Bonner Bridge repairs begin
Posted September 25, 2013
Dare County, N.C. — The lifeline that connects mainland North Carolina to Hatteras Island is getting a long-overdue update. Work began Wednesday on the first of two projects to shore up the 50-year-old Herbert C. Bonner Bridge across Oregon Inlet.
First, a specially equipped truck from the North Carolina Department of Transportation drove the bridge to scan the deck for defects. Surveyors worked nearby, mapping the bridge.
Engineers will compare the two data sets to see if the aging bridge shifts in stormy weather or strong currents.
"What we're doing is monitoring what the concrete is doing," explained Pablo Hernandez, a DOT engineer. "Our goal is structural integrity."
"We're looking for big movement," DOT engineer Keith Honeycutt added.
Below, boats carry equipment to monitor the inlet floor, mapping the sandy bottom around the bridge's supports. Strong currents can scour away sand and loosen those piers.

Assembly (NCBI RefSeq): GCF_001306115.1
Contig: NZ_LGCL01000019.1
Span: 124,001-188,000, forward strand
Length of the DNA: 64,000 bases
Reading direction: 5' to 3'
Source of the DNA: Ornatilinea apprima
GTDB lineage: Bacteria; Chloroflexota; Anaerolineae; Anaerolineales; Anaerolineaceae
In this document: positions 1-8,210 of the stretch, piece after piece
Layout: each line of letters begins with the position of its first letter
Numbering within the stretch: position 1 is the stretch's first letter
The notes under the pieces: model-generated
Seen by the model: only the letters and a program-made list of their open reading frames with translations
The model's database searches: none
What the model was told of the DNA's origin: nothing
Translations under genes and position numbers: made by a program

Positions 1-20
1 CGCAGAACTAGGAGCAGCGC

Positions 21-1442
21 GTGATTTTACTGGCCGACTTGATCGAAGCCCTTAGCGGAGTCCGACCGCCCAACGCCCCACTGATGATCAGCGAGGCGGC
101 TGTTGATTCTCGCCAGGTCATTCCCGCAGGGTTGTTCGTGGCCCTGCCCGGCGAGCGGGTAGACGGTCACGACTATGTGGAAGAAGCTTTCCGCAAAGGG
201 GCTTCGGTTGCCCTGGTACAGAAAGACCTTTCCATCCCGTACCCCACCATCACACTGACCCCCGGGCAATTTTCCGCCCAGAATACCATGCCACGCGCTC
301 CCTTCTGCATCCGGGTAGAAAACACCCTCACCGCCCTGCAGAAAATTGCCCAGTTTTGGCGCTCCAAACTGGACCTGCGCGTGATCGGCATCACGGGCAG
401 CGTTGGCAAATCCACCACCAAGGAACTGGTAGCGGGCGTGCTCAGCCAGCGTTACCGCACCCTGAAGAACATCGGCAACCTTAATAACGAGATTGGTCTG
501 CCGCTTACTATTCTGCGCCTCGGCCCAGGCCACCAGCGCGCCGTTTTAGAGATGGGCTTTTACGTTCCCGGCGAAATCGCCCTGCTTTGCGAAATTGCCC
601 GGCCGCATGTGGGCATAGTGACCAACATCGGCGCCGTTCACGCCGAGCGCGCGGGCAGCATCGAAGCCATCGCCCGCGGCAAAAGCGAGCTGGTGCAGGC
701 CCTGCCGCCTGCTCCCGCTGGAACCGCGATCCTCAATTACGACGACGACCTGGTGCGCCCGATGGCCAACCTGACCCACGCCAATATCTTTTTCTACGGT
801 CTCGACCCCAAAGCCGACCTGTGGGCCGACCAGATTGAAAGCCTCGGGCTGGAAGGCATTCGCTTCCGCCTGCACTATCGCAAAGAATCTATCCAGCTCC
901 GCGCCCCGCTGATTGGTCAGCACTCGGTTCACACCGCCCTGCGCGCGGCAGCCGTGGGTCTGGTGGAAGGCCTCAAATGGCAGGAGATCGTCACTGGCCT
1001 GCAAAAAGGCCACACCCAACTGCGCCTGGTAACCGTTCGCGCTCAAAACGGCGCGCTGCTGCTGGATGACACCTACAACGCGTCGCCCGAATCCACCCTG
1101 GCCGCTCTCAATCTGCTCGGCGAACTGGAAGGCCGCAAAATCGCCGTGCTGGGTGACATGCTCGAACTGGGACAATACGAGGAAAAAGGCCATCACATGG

"We're trying to identify any scouring issues that may be developing," Honeycutt said. "There are a few areas we are monitoring to see if the hole is getting bigger, smaller or if it's moving."
During daytime hours, crews will post rolling lane closures on the bridge to allow workers a safe berth.
The bridge was supposed to have been replaced by now. In fact, the DOT awarded a $215 million contract to design and build a new bridge nearly two and a half years ago. But lawsuits questioning the environmental impact of the project have kept the construction tied up in court. Earlier this month, a federal judge ruled in favor of the DOT, but the project remains stalled until an administrative law judge considers the plan at the state level.
Meanwhile, DOT works to keep the current bridge safe.
"We've done a lot of repairs to the footings, to the columns, to the underside of the bridge deck," Hernandez said.
But he knows a new bridge would be safer, stronger and more reliable.
"Just as everything evolves, you need to upgrade and provide that connection between Hatteras and the rest of the Outer Banks," he said.